1Smarter Balanced Assessment & Higher Education Overview and Consortium Proposal under ConsiderationWinter 2013Bill Moore, SBCTCCore to College Alignment DirectorFor more information about Smarter Balanced work described in these slides, see
2Common Core State Standards Clear, consistent, rigorous standards in English language arts/literacy and mathematicsKnowledge and skills needed for college and career successDeveloped voluntarily and cooperatively by states with input from teachers and college facultyWhat is Smarter Balanced?A consortium of 25 states working together to build next-generation formative, interim and summative assessments for K-12 schools tied to the Common Core State Standards in English language arts/literacy and mathematics.Funding from the federal Race to the Top Assessment grant (~$175M) and foundations (~$3M).Governed by member states on a consensus model.Source:
3Major Shifts in the CCSS: “Fewer, Higher, Clearer, Deeper” MATHFocus: strongly where the standards focusCoherence: Think across grades and link to major topics within gradesRigor: Require conceptual understanding, fluency, and applicationELABuilding content knowledge through content-rich nonfictionReading, writing, and speaking grounded in evidence from text, both literary and informationalRegular practice with complex text and its academic languageResearch has consistently shown that the single most powerful predictor of student success in college is the rigor of academic preparation.
4Smarter Balanced Assessment Consortium 25 states (21 governing, 4 advisory)K-12 & Higher Education Leads in each stateWashington state is the fiscal agent for the Consortium
5A Balanced Assessment System Summative assessmentsBenchmarked to college and career readinessTeachers and schools have information and tools they need to improve teaching and learningCommon Core State Standards specifyK-12 expectations for college and career readinessAll students leave high school college and career readyTeacher resources forformative assessment practicesto improve instructionInterim assessments Flexible, open, used for actionable feedback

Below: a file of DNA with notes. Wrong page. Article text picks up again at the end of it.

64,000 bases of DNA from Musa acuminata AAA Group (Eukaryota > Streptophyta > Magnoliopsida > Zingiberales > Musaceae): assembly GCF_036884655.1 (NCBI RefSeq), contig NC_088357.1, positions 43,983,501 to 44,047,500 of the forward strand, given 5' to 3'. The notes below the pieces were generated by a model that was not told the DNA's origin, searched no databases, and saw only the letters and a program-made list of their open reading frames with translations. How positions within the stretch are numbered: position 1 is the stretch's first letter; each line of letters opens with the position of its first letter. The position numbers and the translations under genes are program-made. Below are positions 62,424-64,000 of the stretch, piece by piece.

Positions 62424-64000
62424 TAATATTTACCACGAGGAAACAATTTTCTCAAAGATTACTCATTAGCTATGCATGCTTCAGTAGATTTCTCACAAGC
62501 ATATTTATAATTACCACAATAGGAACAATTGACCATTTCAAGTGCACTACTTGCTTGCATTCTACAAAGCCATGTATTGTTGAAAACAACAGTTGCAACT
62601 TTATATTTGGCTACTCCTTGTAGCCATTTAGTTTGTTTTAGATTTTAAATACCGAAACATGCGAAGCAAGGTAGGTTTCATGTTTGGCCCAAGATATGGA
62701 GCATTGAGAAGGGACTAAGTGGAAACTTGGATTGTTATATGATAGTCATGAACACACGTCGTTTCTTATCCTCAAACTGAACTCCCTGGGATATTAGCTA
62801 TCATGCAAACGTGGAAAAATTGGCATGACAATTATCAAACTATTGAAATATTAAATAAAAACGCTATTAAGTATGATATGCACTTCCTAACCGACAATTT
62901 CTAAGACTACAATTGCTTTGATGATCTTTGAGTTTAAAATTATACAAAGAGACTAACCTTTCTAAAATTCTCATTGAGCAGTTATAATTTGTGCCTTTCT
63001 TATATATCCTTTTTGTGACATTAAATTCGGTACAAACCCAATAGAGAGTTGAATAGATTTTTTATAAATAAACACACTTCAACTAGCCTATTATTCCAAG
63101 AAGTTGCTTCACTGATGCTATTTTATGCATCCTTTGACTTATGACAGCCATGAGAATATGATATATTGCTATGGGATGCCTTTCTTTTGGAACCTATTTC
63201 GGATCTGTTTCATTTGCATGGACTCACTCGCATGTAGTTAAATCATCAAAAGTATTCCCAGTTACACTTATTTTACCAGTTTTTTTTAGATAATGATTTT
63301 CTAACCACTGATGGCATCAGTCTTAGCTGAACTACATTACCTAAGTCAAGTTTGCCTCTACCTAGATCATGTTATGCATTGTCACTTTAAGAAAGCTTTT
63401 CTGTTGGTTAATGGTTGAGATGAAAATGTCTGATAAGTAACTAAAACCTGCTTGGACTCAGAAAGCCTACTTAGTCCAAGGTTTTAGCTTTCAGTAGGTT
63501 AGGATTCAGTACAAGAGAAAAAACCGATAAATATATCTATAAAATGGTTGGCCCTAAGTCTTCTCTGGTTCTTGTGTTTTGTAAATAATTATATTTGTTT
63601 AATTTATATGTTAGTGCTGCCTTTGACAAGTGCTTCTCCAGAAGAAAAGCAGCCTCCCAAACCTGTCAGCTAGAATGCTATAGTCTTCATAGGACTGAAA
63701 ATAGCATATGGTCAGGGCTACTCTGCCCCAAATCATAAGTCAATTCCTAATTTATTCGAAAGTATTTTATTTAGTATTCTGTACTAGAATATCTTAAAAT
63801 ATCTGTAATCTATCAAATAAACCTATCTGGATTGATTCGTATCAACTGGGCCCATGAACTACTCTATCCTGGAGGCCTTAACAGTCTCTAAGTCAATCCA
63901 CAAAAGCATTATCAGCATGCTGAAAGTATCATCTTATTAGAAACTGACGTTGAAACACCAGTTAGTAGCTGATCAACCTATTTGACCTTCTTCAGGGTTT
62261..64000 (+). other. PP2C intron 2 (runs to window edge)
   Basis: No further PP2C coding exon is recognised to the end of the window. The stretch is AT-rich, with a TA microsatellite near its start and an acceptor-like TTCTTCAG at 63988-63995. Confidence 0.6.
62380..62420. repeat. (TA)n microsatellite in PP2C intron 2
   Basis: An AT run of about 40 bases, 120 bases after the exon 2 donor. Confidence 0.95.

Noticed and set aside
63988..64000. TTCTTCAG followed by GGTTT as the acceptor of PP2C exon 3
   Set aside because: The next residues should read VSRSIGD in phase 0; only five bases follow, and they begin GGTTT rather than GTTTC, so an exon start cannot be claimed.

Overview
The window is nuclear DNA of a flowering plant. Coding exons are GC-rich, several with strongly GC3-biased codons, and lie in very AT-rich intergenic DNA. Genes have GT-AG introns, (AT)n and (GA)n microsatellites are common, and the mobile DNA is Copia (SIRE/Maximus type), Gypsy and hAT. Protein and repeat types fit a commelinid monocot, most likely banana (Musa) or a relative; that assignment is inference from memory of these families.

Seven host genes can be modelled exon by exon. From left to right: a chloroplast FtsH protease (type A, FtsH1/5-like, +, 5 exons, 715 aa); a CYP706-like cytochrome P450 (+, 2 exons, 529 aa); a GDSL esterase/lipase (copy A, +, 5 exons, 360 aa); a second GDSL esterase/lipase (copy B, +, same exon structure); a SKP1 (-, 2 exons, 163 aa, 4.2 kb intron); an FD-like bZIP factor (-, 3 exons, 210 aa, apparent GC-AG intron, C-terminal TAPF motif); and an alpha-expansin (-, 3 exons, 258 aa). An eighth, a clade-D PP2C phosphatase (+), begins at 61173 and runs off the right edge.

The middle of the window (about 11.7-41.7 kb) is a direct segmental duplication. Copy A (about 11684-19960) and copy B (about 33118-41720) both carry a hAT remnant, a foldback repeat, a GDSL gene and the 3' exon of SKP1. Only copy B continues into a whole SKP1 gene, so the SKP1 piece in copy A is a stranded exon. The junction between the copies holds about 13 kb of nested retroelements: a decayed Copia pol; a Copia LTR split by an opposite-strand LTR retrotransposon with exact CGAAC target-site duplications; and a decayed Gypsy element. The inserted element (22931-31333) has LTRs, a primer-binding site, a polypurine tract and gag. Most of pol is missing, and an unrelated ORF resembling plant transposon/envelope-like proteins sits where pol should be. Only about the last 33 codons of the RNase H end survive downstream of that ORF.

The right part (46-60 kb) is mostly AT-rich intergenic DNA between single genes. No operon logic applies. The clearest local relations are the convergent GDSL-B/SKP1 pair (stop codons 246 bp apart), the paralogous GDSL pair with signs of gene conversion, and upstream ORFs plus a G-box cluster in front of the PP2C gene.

6Summative Assessment: Two-pronged Approach Computer Adaptive TestAssesses the full range of Common Core in English language arts/literacy and mathematics for students in grades 3-8 and 11 (interim assessments can be used in grades 9 and 10)Measures current student achievement and growth across time, showing progress toward college and career readinessIncludes a variety of question types: selected response, short constructed response, extended construction response, technology enhancedPerformance TasksExtended projects demonstrate real-world writing and analytical skillsMay include online research, group projects, presentationsRequire 1 to 2 class periods to completeIncluded in both English language arts/literacy and mathematics assessmentsApplicable in all grades being assessedEvaluated by teachers using consistent scoring rubrics
7Advantages to Higher Education Better prepared entry-level college students will:Allow faculty to teach more rigorous and creative courses;Reduce the need for remediation, freeing up resources for reallocation;Shorten time-to-degree;Improve college persistence and completion rates, as well as cost to students.
8Higher Education’s Involvement Matters Involvement of higher education will influence:Definitions of college and career readinessChanges in high school curricula and teachingStructure and content of the new assessments12th grade interventions for students who need to address deficiencies, course schedules for students who are on track, and accelerated options for advanced students.